Originally Posted by dapjwy View Post
I am no expert, but I would think that it could handle standing water. We have one that was here before we moved here, growing in moist well-drained soil (pretty much average soil)--no standing water, but it would naturally grow near water or in a boggy situation, I believe.

I would be a little bit concerned about it drying out over the summer. (I am picturing a dried up mud hole. If it just no longer has standing water and is just average soil, I would expect it would be fine.)
I agree....I'm no expert either, but, as I said in my above post, mine are both doing fine in average soil. They seem to be pretty tolerant once they are established. One of mine was aggressively pruned by rabbits for about 3 years. I thought it was dead. In the spring of 2017, it just sprung up out of nowhere and is now a good sized shrub.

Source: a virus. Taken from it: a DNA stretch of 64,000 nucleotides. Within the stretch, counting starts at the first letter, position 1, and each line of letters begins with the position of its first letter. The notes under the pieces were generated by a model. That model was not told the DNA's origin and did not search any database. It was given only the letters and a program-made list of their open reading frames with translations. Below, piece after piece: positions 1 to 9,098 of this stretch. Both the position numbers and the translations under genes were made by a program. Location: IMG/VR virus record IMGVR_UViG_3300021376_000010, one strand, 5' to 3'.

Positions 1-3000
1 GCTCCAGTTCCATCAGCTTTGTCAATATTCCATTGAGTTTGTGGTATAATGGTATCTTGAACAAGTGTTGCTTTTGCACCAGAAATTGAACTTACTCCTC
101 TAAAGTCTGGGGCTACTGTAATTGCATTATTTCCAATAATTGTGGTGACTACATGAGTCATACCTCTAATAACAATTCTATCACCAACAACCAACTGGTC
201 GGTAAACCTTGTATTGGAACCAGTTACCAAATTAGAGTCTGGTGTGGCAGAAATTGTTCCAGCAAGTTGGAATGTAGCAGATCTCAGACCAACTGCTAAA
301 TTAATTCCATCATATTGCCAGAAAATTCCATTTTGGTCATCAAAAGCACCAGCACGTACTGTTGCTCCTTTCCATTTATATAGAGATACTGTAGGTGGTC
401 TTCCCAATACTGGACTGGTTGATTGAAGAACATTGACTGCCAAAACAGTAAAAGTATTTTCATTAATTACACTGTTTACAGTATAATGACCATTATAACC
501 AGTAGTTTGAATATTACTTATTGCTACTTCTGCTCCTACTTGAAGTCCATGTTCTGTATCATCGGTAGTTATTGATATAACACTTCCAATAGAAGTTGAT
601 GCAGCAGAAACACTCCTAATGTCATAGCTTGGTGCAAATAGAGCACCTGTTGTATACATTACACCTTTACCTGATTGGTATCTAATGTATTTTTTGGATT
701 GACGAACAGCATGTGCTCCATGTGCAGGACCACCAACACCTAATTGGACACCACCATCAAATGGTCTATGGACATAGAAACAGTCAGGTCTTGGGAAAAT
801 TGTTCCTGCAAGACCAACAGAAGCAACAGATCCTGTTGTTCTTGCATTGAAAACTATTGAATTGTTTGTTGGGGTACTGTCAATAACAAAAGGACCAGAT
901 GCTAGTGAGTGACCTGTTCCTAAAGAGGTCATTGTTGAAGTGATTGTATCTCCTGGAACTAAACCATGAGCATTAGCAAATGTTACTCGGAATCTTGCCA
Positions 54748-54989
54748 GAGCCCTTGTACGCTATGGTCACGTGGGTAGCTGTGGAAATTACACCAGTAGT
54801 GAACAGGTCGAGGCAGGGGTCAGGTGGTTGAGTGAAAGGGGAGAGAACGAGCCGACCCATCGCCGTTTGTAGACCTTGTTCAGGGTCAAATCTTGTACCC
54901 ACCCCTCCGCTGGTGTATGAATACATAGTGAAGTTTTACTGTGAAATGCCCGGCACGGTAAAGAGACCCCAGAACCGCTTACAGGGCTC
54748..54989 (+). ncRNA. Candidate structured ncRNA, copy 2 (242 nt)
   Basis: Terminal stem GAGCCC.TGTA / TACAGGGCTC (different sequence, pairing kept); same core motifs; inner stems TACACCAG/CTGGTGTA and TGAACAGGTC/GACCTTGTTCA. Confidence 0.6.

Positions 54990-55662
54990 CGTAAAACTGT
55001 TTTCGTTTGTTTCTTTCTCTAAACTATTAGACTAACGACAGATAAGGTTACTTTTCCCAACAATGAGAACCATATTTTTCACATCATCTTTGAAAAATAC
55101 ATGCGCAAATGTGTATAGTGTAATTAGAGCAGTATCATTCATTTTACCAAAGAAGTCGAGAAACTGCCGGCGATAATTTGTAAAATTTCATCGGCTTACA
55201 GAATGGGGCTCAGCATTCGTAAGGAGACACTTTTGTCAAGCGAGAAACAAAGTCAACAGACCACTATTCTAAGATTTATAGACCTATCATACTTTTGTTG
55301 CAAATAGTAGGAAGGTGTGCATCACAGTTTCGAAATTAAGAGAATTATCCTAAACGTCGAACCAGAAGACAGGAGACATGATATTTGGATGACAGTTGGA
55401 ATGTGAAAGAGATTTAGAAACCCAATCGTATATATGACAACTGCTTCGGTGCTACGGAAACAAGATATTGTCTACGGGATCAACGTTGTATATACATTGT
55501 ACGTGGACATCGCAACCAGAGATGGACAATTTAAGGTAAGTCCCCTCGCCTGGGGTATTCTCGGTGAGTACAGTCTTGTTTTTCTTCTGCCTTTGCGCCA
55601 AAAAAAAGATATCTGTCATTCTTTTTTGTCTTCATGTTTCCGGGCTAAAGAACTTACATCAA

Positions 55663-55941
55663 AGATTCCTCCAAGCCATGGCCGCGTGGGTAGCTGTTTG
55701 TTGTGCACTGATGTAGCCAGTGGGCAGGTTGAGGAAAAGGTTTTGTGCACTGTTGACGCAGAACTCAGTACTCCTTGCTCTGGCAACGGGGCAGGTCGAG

__________________
One with the earth, with the sky, one with everything in life. I believe it will start with conviction of the heart.
~Kenny Loggins~
katjh is offline   Reply With Quote
Old 03-08-2019, 08:20 AM   #50
Grub
 
Join Date: Mar 2018
Location: NJ
Default

Thanks for the info about the pussy willow. I think I will pick one up this spring from bowman hill if they have them. Yes when it dries out it blends back in with the rest of the lawn (which is mostly weeds and violets). I've been looking to add some kind of smaller willow for caterpillars and this seems like an adaptable one. Salix humilis is my next choice but that one is less common in trade around here.
skip1909 is offline   Reply With Quote
Reply

Tags
2018, sowing, winter

Thread Tools
Display Modes

Posting Rules
You may not post new threads
You may not post replies
You may not post attachments
You may not edit your posts

BB code is On
Smilies are On
[IMG] code is Off
HTML code is Off
Trackbacks are On
Pingbacks are On
Refbacks are On



All times are GMT -5. The time now is 09:00 AM.


Powered by vBulletin® Version 3.8.4
Copyright ©2000 - 2020, Jelsoft Enterprises Ltd.
Search Engine Friendly URLs by vBSEO 3.3.2